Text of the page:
How we understand history—the past as well as how the present will become the past—is determined by when we start the clock. The skyrocketing crisis between the United States and Iran didn’t start a few days ago when rockets fired at an Iraqi military base killed a US military contractor. (US officials claim that the rockets were fired by Khataib Hezbollah, an Iraqi militia with ties to Iran; the militia denies the claim.)
It didn’t start when the United States retaliated with a major attack on the militia, killing at least 25 of its forces. It didn’t start when supporters of the militia as well as many other Iraqi protesters demonstrated outside and attacked the perimeter of the US embassy in Baghdad’s heavily fortified Green Zone.
And it didn’t start when the Pentagon escalated further, at the direct order of Donald Trump, to assassinate Iranian Maj. Gen. Qassim Suleimani yesterday with a drone strike on Baghdad’s international airport. The commander of Iran’s Islamic Revolutionary Guard Corps’ Quds Force, Suleimani was the main coordinator of Iran’s strategic alliances across the Middle East, and a revered and highly honored political and military figure among the Iranian population.
This crisis began almost two years before, when Trump abandoned the internationally endorsed nuclear deal with Iran. Tehran was complying with the agreement, and the diplomacy had succeeded in preventing Iran from moving toward production of a nuclear weapon and was allowing the Iranian people at least a modicum of relief from crippling economic sanctions. Trump’s decision to walk away from the deal, launch an economic war in the form of new devastating sanctions, and announce a policy of “maximum pressure” against Iran set the stage for the dangerous escalation we are seeing right now.
Iraqi militias backed by the Quds Force have long operated in Iraq, with many of them, including the Khataib Hezbollah, functioning as part of Iraq’s military and security institutions even while being supported by Iran. That shouldn’t have been surprising—it was consistent with Iran’s long-standing ties to and support for the Shi’a-dominated government put in place by the United States in Baghdad following its 2003 invasion and occupation of Iraq. But Iran’s role was as complicated as the war itself.
During the long years of the Iraq War, some Iranian-backed Iraqi militias played significant roles in the resistance to the US occupation, including in attacks that killed and injured US troops. But the Iraqi government, kept in power by the United States, maintained strong ties to Iran. And in 2014, when ISIS forces commandeered huge swathes of Iraqi territory and US troops were redeployed back to Iraq, the US and Iran found themselves fighting on the same side, against ISIS (too often with Iraqi civilians paying the highest price).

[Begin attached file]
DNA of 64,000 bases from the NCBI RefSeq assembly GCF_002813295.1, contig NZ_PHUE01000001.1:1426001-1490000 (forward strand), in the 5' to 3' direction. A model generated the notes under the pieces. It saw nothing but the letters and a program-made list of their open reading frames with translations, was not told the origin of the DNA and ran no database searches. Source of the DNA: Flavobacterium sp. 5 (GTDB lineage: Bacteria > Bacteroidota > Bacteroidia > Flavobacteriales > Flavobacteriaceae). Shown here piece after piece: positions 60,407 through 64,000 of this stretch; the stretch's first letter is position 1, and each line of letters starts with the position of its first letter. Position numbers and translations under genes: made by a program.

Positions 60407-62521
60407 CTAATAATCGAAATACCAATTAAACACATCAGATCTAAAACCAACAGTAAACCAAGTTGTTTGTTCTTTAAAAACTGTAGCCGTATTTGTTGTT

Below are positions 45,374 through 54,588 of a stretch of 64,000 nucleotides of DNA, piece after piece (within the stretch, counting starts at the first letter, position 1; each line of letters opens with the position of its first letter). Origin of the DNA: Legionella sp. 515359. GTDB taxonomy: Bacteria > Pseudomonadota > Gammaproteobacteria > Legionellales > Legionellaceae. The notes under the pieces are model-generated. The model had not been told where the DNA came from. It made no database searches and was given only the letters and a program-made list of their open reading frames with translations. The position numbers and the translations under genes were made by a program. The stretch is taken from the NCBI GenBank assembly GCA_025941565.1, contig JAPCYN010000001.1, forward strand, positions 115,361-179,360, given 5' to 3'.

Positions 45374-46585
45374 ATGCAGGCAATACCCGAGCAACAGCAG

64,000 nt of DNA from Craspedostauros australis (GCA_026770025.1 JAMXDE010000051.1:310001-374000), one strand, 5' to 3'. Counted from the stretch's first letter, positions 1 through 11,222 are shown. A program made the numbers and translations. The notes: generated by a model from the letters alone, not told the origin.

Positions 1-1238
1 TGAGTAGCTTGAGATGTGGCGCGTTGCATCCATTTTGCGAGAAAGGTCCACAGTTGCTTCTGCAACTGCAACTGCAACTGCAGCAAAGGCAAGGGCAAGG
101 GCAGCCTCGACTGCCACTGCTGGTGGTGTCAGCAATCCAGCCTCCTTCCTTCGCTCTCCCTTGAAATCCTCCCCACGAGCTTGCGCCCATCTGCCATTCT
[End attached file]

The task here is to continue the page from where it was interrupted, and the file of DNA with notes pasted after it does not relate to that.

The Trump administration reportedly notified Israel, Saudi Arabia, and the UAE, its key regional allies, before striking Iraqi militia bases on Sunday—but the United States did not notify the Iraqi government, its supposed ally whose territory it was about to attack. Iraqi Prime Minister Adel Abdel Mahdi called the attack a violation of his country’s sovereignty. There is no indication that Washington informed Iraq about its intention to send armed drones to attack the Baghdad airport and assassinate the Iranian military leader 24 hours later.
Tensions have been rising between the United States and Iran since Trump’s withdrawal from the nuclear deal. Despite some of Iran’s challenges to the US and its allies in the Persian Gulf, Iran has made clear that it does not want to escalate to all-out war with the US or its regional allies, including Israel or Saudi Arabia. The US policy of “maximum pressure,” which the administration imposed after abandoning the nuclear deal, relies on economic sanctions hurting the people of Iran, as well as US military threats and feints just short of direct military attack.
The threat of “accidental” escalation, which wouldn’t be accidental at all, still loomed.
Then came an attack on the Iraqi base that killed the US military contractor—it’s still not known who actually carried it out, but Washington is holding Iran responsible. Following that, the United States killed at least 25 Iraqi militia troops backed by Iran, and now it’s acknowledged responsibility for the assassination of one of Iran’s most powerful—and publicly popular—leaders. The Iranian leadership will clearly be under domestic pressure to respond forcefully to Suleimani’s assassination—and with Iran essentially surrounded by US-backed governments and major US military installations, they have a plethora of potential targets. The real question will then be, how will the Trump administration respond to Iran’s inevitable payback?
The US escalations—including the attack on the Iraqi militia and the assassination of Suleimani—were carried out without congressional approval. The current presence of US troops in Iraq has not been authorized by Congress at all—and even the White House’s justifications for deployment were based on claims of fighting ISIS, not launching attacks that could lead to war with Iran.
The urgent need right now is for Congress and the people of the United States to demand a stand-down from Washington’s belligerence toward Iran. We need diplomacy, not war. The clock is ticking.